Guardianship petition - child information attachment
Notice of hearing - guardianship or conservatorship
Consent of proposed guardian, nomination of guardian, consent to appointment of guardian, and waiver of notice
Duties of guardian
Letters of guardianship
Declaration under uniform Child Custody Jurisdiction and Enforcement Act (UCCJEA)
Confidential guardian screening form
Any other forms your local court requires
How To Establish Temporary Guardianship For A Minor
To establish temporary guardianship of a minor, the following forms must be completed and submitted to the court clerk at the same time as the Petition for legal guardianship
Petition for Appointment of Temporary Guardian of the Person (Form GC-110(P)) if you are asking for guardianship of the person only; or petition for appointment of Temporary Guardian (Form GC-110) if you are also asking guardianship of the child’s estate
Required attachments to petition
Order appointing temporary guardian (Form GC-140)
Letters of temporary guardianship (Form GC-150)
Any other forms your local court requires
For Help With Your Guardianship Case, Call Andrea Aston
Without legal assistance, the process of filing for guardianship is challenging and time-consuming.
Gaining guardianship of minors involves a lot of formal legal documentation and complicated filing procedures. The filing process usually comprises filing a petition, attending a hearing, filing a court order and requesting a letter of guardianship.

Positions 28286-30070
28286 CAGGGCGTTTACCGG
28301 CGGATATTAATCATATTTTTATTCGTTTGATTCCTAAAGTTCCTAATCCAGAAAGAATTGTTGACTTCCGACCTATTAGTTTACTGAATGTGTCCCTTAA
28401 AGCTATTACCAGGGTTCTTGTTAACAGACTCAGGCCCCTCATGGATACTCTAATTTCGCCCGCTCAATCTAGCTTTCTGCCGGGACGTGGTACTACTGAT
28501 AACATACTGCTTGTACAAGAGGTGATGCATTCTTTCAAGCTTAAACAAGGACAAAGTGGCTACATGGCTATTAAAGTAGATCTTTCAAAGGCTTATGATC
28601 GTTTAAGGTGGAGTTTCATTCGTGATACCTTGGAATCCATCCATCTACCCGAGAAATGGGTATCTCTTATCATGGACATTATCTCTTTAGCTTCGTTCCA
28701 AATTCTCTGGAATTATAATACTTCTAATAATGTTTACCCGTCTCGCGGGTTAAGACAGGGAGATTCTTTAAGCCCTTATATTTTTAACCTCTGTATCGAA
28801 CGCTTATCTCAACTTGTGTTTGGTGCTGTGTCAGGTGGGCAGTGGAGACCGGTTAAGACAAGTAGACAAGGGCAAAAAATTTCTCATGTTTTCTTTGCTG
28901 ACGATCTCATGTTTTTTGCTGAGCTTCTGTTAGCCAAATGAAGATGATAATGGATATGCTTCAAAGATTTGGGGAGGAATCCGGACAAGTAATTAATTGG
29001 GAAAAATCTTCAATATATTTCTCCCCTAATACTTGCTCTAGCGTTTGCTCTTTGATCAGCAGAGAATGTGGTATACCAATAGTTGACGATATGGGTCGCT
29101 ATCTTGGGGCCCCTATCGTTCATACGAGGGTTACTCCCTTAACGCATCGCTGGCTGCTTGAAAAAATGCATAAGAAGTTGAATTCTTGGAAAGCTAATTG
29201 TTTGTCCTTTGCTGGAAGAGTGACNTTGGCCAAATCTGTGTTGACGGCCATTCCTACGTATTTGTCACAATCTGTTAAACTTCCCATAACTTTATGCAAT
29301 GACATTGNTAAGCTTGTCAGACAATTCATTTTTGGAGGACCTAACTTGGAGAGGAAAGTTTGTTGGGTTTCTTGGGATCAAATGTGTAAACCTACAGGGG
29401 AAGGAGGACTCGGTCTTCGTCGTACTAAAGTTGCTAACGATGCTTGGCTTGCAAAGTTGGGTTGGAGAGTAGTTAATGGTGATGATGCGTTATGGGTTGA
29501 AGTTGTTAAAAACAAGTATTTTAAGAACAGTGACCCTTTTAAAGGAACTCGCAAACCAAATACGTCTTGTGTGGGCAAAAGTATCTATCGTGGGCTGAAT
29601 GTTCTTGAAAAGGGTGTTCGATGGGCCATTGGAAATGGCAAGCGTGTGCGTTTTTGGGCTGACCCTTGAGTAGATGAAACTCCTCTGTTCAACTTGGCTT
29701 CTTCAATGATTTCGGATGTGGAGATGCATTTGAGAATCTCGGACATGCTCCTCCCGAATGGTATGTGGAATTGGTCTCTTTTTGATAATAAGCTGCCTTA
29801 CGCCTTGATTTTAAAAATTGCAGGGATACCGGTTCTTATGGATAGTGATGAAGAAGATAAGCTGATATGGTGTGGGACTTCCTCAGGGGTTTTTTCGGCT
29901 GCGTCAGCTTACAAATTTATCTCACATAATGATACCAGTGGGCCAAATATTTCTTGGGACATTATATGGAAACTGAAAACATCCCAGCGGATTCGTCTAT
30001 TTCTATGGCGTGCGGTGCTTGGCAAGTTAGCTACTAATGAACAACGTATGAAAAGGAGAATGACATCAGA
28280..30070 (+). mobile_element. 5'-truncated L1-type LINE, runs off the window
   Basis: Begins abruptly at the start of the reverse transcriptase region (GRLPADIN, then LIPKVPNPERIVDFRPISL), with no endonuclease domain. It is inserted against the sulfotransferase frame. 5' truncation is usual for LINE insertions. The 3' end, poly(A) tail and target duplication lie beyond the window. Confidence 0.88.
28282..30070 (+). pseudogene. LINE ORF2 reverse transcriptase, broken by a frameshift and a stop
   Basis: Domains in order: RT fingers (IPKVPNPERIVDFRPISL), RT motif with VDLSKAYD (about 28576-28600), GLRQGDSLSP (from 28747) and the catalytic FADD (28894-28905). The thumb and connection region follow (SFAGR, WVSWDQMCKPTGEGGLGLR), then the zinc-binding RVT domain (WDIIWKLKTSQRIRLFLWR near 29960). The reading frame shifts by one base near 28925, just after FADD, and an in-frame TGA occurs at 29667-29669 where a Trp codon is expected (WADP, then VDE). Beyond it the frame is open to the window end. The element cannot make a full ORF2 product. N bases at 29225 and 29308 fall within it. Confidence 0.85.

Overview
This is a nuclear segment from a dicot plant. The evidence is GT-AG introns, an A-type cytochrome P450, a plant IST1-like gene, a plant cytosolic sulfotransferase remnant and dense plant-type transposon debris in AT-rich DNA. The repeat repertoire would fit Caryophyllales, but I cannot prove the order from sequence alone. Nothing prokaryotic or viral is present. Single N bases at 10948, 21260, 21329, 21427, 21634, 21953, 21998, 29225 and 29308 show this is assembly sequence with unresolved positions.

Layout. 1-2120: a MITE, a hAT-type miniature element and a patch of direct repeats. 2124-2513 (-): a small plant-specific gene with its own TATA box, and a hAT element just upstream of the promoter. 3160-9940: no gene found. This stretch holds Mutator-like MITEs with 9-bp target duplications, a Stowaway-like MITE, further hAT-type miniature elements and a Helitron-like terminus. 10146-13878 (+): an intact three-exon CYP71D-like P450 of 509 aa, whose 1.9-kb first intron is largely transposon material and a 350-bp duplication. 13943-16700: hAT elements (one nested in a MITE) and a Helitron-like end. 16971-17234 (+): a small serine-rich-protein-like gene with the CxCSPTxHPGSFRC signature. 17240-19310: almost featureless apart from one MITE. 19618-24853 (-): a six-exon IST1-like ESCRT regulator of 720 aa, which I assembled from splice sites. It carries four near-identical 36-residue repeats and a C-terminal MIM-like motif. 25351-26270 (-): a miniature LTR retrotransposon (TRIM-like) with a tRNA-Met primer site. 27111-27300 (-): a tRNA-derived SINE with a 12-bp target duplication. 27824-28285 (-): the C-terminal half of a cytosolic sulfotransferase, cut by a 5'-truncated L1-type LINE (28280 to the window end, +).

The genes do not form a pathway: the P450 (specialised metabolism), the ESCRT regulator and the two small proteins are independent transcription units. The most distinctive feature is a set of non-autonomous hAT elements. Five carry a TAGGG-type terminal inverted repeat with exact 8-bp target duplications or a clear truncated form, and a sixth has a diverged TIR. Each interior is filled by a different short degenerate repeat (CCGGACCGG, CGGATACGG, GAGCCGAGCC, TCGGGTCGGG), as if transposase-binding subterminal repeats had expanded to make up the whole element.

With years of experience in legal guardianship cases, Andrea Aston has the knowledge and expertise to guide you through every step of the process. Call (760) 758-1565 or email email@example.com to set up a consultation for your trust and estate planning needs today.
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Requirements To Be A Legal Guardian Of A Minor
A court-appointed legal guardian of a minor must be qualified to serve in that capacity. The legal guardian of the minor must be at least 18-years old and cannot have been convicted of a felony or misdemeanor.
At times, the court will consider the minor’s wishes on whom he/she would like to have as his/her legal guardian. The court may review a durable power of attorney or will decide who has been designated as the minor’s legal guardian.